Christian Gerhartsreiter

From Wikipedia, the free encyclopedia
Jump to navigation Jump to search
Christian Gerhartsreiter
Christian Karl Gerhartsreiter

(1961-02-21) 21 February 1961 (age 60)
Other namesClark Rockefeller
Chris C. Crowe
Chris Chichester
Chip Smith
Christopher Gerhart
Amy Jersild Duhnke
(m. 1981; div. 1992)

Sandra Boss
(m. 1995; div. 2007)
ChildrenOne daughter (born 2001)
Parent(s)Simon and Irmgard Gerhartsreiter
Criminal penalty
  • 27 years to life (first-degree murder)
  • 4 to 5 years (kidnapping)
  • 2 to 3 years (assault and battery with dangerous weapon)
VictimsDaughter (custodial kidnapping)
Jonathan Sohus (first-degree murder)
DateJuly 27, 2008 (kidnapping and assault)
February 1985 (first-degree murder)
CountryUnited States
State(s)Massachusetts, California
Location(s)Boston, Massachusetts (kidnapping and assault)
San Marino, California first-degree murder
Date apprehended
August 2, 2008
Imprisoned atSan Quentin State Prison

Christian Karl Gerhartsreiter (born February 21, 1961) is a convicted murderer and impostor. Born in Germany, he is currently serving a prison sentence in California. In his late teens, Gerhartsreiter moved to the US, where he lived under a succession of aliases while variously claiming to be an actor, director, art collector, a physicist, a ship's captain, a negotiator of international debt agreements, and an English aristocrat.

In 1995 while using the assumed identity "Clark Rockefeller," claiming to be part of the noted Rockefeller family, he married a successful businesswoman, Sandra Boss. They had a daughter together. Gerhartsreiter lived well solely on his wife's income. She became dissatisfied with his secretive, controlling behavior and sought a divorce. Inquiries on her behalf revealed that he had fabricated his name and his family background. The couple divorced and Gerhartsreiter agreed to accept limited access to his daughter on supervised visits. Gerhartsreiter was arrested on August 2, 2008, six days after he abducted his daughter while she was on a visit. He was subsequently convicted of the custodial kidnapping of his daughter.

In addition to Clark Rockefeller, Gerhartsreiter's aliases include Chris C. Crowe, Chris Chichester, and Chip Smith. Gerhartsreiter's true identity was revealed after author Edward Savio – with whom Gerhartsreiter briefly lived upon arriving in the United States – contacted the FBI during the manhunt after seeing a photo of "Clark Rockefeller" on the news.[1] Police had been seeking Gerhartsreiter since 1985 as a suspect in the disappearance of a married couple in California. He was convicted in 2013 of the 1985 murder of Jonathan Sohus and is serving 27 years to life in a California prison.

Early life[edit]

According to his parents, Simon and Irmgard Gerhartsreiter, Christian was born on February 21, 1961, in Siegsdorf, Bavaria, Germany. He has said he was born on February 29, 1960.[2] He has a brother, Alexander Gerhartsreiter.[3] After being arrested by Boston police in 2007, Gerhartsreiter told them that his mother was Ann Carter, an American child actress of the 1940s, and claimed that she had died. Carter was in fact still alive, and denied this claim in August 2007.[4]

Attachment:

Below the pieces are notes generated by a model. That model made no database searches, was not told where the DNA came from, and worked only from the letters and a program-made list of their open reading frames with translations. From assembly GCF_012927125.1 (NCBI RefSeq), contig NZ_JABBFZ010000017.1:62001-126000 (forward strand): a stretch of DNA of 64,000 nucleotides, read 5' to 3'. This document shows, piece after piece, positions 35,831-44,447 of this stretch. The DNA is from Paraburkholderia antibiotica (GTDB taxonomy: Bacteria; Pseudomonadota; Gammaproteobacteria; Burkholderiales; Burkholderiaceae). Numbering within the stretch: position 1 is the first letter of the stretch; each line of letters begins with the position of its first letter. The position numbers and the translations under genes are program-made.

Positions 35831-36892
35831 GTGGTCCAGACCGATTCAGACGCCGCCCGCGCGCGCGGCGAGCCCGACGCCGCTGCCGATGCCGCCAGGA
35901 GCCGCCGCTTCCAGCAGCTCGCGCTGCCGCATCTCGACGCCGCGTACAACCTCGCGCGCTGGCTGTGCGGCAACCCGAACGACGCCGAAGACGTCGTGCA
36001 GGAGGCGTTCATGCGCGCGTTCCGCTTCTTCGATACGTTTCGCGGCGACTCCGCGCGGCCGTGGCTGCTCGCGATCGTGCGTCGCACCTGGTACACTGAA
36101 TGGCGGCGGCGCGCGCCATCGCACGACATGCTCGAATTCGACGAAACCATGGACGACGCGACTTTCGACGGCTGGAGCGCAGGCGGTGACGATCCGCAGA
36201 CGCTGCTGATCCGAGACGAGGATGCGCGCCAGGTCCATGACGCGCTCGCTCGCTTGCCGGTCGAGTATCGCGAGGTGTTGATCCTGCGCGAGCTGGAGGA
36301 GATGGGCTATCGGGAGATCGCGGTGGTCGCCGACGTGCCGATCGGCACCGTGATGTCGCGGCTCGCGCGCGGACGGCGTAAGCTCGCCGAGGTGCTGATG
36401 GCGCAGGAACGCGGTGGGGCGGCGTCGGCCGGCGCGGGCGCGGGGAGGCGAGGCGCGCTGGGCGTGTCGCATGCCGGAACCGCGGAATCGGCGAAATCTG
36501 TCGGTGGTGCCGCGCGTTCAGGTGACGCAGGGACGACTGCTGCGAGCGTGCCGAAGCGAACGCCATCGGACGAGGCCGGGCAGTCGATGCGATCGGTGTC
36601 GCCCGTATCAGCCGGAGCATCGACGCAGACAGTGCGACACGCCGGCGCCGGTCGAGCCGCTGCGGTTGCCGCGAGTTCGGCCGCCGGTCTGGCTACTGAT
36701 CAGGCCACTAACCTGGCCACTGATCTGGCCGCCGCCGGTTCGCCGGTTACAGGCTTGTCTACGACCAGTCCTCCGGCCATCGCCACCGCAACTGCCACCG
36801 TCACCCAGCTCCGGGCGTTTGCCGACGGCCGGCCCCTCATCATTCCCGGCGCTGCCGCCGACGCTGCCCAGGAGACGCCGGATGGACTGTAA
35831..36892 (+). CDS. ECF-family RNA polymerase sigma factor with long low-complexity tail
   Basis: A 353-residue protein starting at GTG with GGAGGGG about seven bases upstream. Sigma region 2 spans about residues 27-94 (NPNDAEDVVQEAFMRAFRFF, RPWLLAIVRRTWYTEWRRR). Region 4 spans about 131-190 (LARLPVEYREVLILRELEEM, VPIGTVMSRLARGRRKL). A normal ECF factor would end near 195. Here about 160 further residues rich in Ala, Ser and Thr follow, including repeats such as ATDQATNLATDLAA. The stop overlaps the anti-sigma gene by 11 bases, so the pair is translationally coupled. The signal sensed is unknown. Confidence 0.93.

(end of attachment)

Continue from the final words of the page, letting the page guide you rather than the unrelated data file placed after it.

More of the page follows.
Travel to the U.S.[edit]

In 1978 Gerhartsreiter met an American couple in Germany, Elmer and Jean Kelln, who were traveling. He later used their names to obtain permission to enter the US, falsely declaring that the Kellns had invited him to stay with them in California. After entering the US at New York, he went to Berlin, Connecticut, where he found a family (the family of author Edward Savio) willing to let him live with them. In 1979 he was accepted as a foreign exchange student at Berlin High School. He told the Savios that he was from a wealthy family in Germany. Eventually he wore out his welcome with the Savios and was told to leave.[5]

First marriage[edit]

Gerhartsreiter had intended to become an actor in the United States and decided to go on to California to pursue that career. By the time he reached Milwaukee, Wisconsin, he had started calling himself "Christopher Kenneth Gerhart." While there, he enrolled in a class at the University of Wisconsin–Milwaukee. Deciding that he wanted to become a U.S. citizen,[6] he married 22-year-old Amy Jersild Duhnke in 1981 in Madison, Wisconsin. He is believed to have used this to obtain his green card.[5] To persuade her to marry him, he falsely claimed that if he had to go back to Germany, he would have to go into the Army and would be sent to fight in the Cold War on the Russian front line. The day after the wedding,[7] Gerhartsreiter left his wife and headed for California.[6] Duhnke filed for divorce in 1992.[7]

Gerhartsreiter's identities[edit]

Christopher Chichester[edit]

Using the alias "Christopher Chichester," he lived as a tenant in the guesthouse of Didi, the mother of Jonathan Sohus, in the upscale community of San Marino, California. Gerhartsreiter/Chichester was initially identified as a "person of interest" by police in the 1985 disappearance and possible murder of Jonathan Sohus, whose wife, Linda, was also missing. Gerhartsreiter reportedly told people that Jonathan and Linda Sohus had traveled to Europe. Their family reportedly received a postcard from the couple sent from France after Jonathan and Linda Sohus had disappeared, though its authenticity has been questioned.

By the late 1980s, Gerhartsreiter had relocated to the East Coast. Police pulled him over in Greenwich, Connecticut. He was driving a pickup truck that had belonged to Jonathan Sohus, but he left the area before police could interview him. At that point, police had no proof that Jonathan and Linda Sohus were dead, nor that they had left California voluntarily.

In 1994, bones believed to belong to Jonathan Sohus were found buried in the back yard of the home he had lived in with his wife (adjacent to the guesthouse used by Gerhartsreiter). Sohus's family members said the bones matched Jonathan Sohus's general description. Since he had been adopted, there was no way to compare his DNA against that of biological family members and arrive at a conclusive identity.[8] Forensic evidence showed that the victim had been struck in the head two times with a rounded, blunt object and then stabbed six times. His body had been cut into three parts. In 2010 the remains were conclusively identified as Jonathan Sohus.[9]